A. Documented painful (thrombotic) crises occurring at least three times during the 5 months prior to adjudication; or
B. Requiring extended hospitalization (beyond emergency care) at least three times during the 12 months prior to adjudication; or
C. Chronic, severe anemia with persistence of hematocrit of 26 percent or less; or
D. Evaluate the resulting impairment under the criteria for the affected body system.
The medical expert anecdotally discerned that the claimant's emergency room visits were more like outpatient primary care support than acute episodes. There were many short-lived visits involving lower back and lower extremity pain, rather than abdominal pain, and very few ongoing urinary tract infections, which departed from the known disease pattern. The record did not contain extended stay or extended treatment references. It appeared to him that the attending physicians simply accepted pain on these discrete occasions as the presenting symptom, but made no substantial clinical findings.
To put this in perspective, during one such January 2012 episode, she would not leave the emergency room until she received a Dilaudid injection, but the attending observed that she was walking around the examination room drinking soda and eating Doritos in no apparent distress.
The medical expert perceived that there was a diffuse etiology of symptoms that were not characteristic of sickle cell anemia, and that drug-seeking was a possibility, which coincided with a past history of opiate dependence. She appears to visit multiple sources to obtain narcotic medications.

R. 15-16 (emphasis added by the ALJ) (exhibits citations removed).

After reviewing this explanation, the Court concludes that this case should be remanded. The ALJ's reasoning is vague in several respects, but more importantly it relies on an aggressive-and, at times, skewed-interpretation of the expert's testimony. To put it more bluntly, the ALJ essentially rejected the medical expert's opinion despite making it look like he and the expert were in agreement.

The above explanation consists of a number of loosely tethered and interlocking observations, followed by back-to-back block quotes of the legal tests, followed by yet more observations. However, the ALJ did not match up the observations to the discrete parts of the tests. The ALJ lumped the two sections together, making it hard for this Court to know exactly what he found was lacking.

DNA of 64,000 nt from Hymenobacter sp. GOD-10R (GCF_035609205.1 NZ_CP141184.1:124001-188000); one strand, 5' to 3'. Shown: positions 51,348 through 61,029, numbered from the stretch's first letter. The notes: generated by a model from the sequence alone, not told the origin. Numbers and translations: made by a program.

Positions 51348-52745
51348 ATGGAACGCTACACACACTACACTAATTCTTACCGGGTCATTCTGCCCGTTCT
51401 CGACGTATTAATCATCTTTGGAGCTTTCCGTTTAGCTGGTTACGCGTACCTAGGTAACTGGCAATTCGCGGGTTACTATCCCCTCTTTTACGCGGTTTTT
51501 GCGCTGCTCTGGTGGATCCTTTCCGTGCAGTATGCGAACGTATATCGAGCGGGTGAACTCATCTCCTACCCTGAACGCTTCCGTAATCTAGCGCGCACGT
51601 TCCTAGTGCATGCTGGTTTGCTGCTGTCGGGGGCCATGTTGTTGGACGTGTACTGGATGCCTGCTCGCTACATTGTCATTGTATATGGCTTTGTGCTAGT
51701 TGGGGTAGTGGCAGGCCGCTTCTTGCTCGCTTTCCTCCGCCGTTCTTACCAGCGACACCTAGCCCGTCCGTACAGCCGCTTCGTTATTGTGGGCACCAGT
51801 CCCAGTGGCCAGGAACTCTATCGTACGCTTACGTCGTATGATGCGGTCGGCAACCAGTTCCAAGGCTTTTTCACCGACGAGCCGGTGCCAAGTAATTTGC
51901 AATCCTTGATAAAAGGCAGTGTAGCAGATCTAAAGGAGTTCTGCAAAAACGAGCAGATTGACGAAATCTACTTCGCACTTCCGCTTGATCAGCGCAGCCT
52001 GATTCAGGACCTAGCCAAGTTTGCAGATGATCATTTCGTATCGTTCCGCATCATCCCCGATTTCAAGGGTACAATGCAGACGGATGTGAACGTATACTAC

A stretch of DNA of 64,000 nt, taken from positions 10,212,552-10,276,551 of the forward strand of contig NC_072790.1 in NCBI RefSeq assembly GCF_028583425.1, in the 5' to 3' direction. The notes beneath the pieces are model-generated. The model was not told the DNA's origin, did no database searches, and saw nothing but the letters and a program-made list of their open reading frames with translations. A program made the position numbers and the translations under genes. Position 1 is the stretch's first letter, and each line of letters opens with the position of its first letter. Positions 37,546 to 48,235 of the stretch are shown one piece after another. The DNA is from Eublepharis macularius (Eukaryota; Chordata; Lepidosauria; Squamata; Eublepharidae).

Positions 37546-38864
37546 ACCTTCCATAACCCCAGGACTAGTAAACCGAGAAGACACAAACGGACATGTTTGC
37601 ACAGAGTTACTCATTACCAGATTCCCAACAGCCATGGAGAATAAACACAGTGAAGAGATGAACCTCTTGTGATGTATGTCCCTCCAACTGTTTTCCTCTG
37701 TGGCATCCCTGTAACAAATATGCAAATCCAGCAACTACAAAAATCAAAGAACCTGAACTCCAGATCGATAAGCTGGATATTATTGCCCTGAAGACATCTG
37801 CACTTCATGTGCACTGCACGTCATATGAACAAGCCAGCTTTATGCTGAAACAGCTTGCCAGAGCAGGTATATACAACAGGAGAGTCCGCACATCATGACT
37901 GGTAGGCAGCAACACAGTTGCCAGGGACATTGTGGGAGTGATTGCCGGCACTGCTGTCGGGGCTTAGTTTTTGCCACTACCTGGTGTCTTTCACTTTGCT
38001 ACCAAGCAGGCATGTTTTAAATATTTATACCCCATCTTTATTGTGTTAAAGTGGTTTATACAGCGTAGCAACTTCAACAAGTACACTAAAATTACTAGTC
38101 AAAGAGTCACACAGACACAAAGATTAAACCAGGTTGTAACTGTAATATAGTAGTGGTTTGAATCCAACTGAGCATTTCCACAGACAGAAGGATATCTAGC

It thus makes sense to consider the two sections separately, beginning with the gateway provision in 7.00(c). As this Court reads this section, it contains really only one mandatory provision. The claimant must provide "appropriate hematologic evidence" that she has sickle cell disease.[6] The section lists, as one example of such evidence, the hemoglobin electrophoresis test. As noted above, Dr. Semerdjian was not able to determine whether this test had been conducted. This raises an initial question: did the ALJ conclude that plaintiff failed to satisfy 7.00(c)? The short answer: we are not sure. The ALJ never explicitly stated that he did not believe plaintiff had hemoglobin S.C. disease, nor did he clearly find that plaintiff's claim should be rejected for lack of documentation. At the same time, he made statements suggesting that he had doubts about these questions. He noted that Dr. Semerdjian observed (i) that plaintiff lacks the "diagnostic documentation of the type" referred to in 7.00(c), (ii) that plaintiff had a "diffuse etiology of symptoms that were not characteristic of sickle cell, " and (iii) that "drug-seeking was a possibility" because the visits "coincided with a past history of opiate dependence."

To the extent that the ALJ found plaintiff failed to satisfy 7.00(c)-and this Court is not sure if he did-then the ALJ should have provided a more complete analysis. The ALJ gives the impression that Dr. Semerdjian had doubts whether plaintiff had hemoglobin S.C. disease. But this is a misimpression, at best. At the start of his testimony, Dr. Semerdjian testified that it was his opinion that plaintiff met listing 7.05, which would necessarily require that she have some form of the disease. Even when he later testified that plaintiff may not have met the precise requirements of Section 7.00(c), he nonetheless concluded that plaintiff would equal the listing. This again would have to rest on the belief that she had the disease. Thus, his professional judgment clearly was that plaintiff had S.C. disease.

As for whether the specific documentation requirement of 7.00(c) had been met, even this point is not clear to this Court. It is true, as the doctor testified, that no one found evidence that the electrophoresis test had been done. But as noted above, section 7.00(c) simply refers to "appropriate hematologic" evidence. Neither the ALJ, nor the parties here, have discussed the possibility that there is evidence meeting this standard. Dr. Semerdjian referred to various lab reports that pointed to hemoglobin S.C. disease. He noted that plaintiff had aseptic necrosis in her shoulder, that she had schistocytes in blood smears, and that an MRI showed hemorrhaging attributable to S.C. disease.[7] The ALJ agreed during the hearing that this evidence shows "there is a blood disorder" of some sort, although he did not acknowledge this fact in his opinion, nor seek to identify what the actual disorder was. Plaintiff was also diagnosed numerous times by hospital doctors as having a sickle cell crisis. As Dr. Semerdjian speculated, these doctors may have seen the confirmatory evidence that plaintiff had the disease. See R. 644 (note from Dr. Bakshi: "I did not see that it was necessary to redraw [blood] again with the documentation that she is positive for sickle cell."). It would seem surprising if none of these doctors ever checked whether plaintiff, in fact, had the disease.